Rebase Tokens

Rebase tokens (E.g. OHM, TIME) and their implications for tax reporting.

Patrick McGimpsey avatar
Written by Patrick McGimpsey
Updated over a week ago

Rebase tokens have become one of the newest trends to hit crypto, with projects like Olympus DAO and subsequents forks, like Wonderland Money, all gaining huge popularity due to their high yield offering (generally between 30,000-90,000% APY). As a crypto investor, you may be enticed to join these projects at the thought of growing your investment exponentially. However, it is important to understand all the implications, and why it is extremely difficult to calculate your tax obligations on these tokens.

What is a Rebase Token?

Rebase tokens are crypto assets that have a changing circulating supply, either growing larger (more coins being created) or decreasing (coins get destroyed or 'burnt'). The increase or decrease of the market cap is spread proportionally across token holders. For example, a Token X has 1 million tokens in circulation. As a major investor, I hold 10% of the supply, or 100,000 tokens, in my wallet. The project has a rebasing property, and every day, the number of tokens increases by 10%. After 1 day, the number of circulating tokens increases to 1.1 million, and my holdings increase to 110,000, an increase of 10,000, which is still 10% of the supply. After day 2, the supply increases again, to 1.21 million and I now have 121,000 tokens, an increase of 11,000, meaning I still hold 10% of overall supply. This carries on, with the increases (or decreases) compounding on themselves, which can lead to huge token inflation or deflation. Projects that use rebasing generally do it as a reward for token holders, and incentivise investors holding the token rather than selling. It is important to remember that token inflation/deflation can affect token price, especially over the long-run.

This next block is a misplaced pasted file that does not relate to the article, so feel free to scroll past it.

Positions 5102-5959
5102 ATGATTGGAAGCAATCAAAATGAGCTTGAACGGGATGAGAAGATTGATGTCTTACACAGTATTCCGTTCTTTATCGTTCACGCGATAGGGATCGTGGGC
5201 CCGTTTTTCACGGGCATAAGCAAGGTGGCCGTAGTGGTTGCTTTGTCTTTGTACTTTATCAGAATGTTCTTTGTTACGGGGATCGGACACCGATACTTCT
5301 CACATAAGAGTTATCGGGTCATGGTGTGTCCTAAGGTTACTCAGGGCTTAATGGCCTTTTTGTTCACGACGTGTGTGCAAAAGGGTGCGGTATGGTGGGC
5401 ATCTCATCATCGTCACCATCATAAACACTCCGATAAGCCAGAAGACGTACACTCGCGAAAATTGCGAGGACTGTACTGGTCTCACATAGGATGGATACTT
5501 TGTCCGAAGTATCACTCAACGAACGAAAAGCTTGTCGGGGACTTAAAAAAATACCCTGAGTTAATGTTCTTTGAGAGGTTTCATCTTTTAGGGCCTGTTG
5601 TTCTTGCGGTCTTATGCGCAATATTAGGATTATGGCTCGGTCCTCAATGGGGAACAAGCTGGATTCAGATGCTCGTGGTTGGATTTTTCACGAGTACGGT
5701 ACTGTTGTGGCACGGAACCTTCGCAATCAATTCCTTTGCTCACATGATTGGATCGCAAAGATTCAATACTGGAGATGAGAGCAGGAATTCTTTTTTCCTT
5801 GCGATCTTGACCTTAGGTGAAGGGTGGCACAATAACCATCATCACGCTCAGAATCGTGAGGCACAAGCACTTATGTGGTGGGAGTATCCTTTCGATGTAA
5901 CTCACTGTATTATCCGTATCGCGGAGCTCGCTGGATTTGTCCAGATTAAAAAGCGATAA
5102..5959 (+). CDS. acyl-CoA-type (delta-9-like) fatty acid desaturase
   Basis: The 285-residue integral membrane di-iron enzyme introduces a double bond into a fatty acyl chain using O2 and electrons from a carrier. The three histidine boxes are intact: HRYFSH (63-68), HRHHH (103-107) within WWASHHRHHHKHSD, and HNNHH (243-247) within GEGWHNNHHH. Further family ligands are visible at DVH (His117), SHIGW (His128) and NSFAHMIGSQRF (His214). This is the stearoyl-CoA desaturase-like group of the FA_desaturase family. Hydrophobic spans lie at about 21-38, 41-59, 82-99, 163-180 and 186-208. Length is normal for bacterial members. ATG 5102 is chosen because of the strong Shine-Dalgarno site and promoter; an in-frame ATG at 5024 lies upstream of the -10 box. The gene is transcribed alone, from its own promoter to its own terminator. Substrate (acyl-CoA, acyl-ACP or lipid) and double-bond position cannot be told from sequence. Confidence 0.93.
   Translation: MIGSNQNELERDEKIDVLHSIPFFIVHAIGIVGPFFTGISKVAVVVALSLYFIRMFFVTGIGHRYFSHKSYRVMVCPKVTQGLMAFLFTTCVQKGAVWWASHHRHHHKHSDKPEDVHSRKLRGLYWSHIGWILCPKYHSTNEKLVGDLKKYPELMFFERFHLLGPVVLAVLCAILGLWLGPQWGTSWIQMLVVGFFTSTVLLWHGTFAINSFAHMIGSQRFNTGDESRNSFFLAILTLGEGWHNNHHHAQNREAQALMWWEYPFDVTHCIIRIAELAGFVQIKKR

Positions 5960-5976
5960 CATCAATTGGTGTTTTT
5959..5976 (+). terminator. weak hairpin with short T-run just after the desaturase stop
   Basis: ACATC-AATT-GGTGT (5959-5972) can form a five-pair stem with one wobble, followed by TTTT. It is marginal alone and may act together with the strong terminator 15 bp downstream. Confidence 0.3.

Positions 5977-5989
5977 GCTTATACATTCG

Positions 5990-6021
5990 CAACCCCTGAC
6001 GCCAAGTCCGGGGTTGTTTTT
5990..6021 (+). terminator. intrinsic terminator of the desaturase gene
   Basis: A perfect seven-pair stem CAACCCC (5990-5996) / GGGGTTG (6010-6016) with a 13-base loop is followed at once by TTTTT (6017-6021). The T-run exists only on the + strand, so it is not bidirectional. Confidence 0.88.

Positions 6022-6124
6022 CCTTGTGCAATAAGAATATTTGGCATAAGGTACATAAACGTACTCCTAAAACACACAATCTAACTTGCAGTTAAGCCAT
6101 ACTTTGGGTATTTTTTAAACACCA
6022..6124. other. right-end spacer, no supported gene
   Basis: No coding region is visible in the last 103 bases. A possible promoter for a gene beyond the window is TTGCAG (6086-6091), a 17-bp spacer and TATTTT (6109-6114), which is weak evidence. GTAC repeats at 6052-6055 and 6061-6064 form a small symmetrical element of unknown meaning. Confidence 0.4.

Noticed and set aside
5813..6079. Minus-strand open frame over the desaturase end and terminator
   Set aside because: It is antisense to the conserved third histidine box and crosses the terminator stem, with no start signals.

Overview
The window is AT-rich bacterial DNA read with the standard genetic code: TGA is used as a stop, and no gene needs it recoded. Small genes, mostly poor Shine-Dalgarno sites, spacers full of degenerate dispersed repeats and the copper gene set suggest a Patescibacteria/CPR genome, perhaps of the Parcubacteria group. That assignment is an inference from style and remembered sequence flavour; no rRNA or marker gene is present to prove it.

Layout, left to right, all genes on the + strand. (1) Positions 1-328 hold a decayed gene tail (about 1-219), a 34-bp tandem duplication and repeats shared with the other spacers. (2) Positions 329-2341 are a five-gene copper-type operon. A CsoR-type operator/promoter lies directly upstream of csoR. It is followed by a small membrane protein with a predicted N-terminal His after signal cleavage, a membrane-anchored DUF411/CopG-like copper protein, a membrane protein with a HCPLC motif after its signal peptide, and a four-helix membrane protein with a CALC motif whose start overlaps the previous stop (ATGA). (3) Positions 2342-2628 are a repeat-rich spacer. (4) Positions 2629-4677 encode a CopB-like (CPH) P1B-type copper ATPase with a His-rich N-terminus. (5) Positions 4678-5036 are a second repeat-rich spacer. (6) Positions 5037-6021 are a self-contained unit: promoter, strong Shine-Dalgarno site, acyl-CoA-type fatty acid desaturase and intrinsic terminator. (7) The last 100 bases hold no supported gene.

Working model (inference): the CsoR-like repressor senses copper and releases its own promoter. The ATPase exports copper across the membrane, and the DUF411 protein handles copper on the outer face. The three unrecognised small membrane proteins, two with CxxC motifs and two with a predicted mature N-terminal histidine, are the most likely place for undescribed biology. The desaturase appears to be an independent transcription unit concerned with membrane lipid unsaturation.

Rebase Rewards from Staking

Olympus DAO, and many forks of this project, such as Wonderland Money, have utilised a specific method of distributing rebase rewards to token holders. Token holders in these projects are required to 'stake' their tokens and in return, are given a representative token that accumulates the rebases. In the case of Olympus DAO, staked OHM becomes gOHM (previously sOHM) and for Wonderland Money, TIME becomes MEMO when staked. For these projects, rebases are allocated at the end of each epoch, which is usually every 8 hours (different projects have different epoch lengths). By having frequent epochs, these rebases compound rapidly and lead to displayed returns from 30,000- infinite% a year, drawing in eager investors at the prospect of making outsized returns.

Implications of Rebase Tokens for Reporting

Rebases are determined by a project’s underlying token mechanics, and are not 'distributed' via verifiable approved 'sends' or 'receives' on the blockchain. These rebases are almost impossible to track after-the-fact. If you are an owner of a rebase token (or its staked counter-part), have a look at your address on a blockchain scanner. If you look through your transactions, you will not see any incoming or outgoing transactions to account for the changes in tokens that you have seen in the wallet. For this reason, the CryptoTaxCalculator platform is unable to pull in data from these transactions, and will not be able to account for the rebases that your investments have undergone on each epoch.

Rebase tokens are currently a grey area in most tax jurisdictions, and it is difficult to determine whether the rebases would be considered income, similar to 'staking rewards' or whether the gains would only be realised in a capital gains event such as a buy or sell. To be ready to fulfil your tax obligations, we strongly suggest seeking advice from a tax professional or your tax authority to better understand how to be tax compliant given this complex financial instrument.

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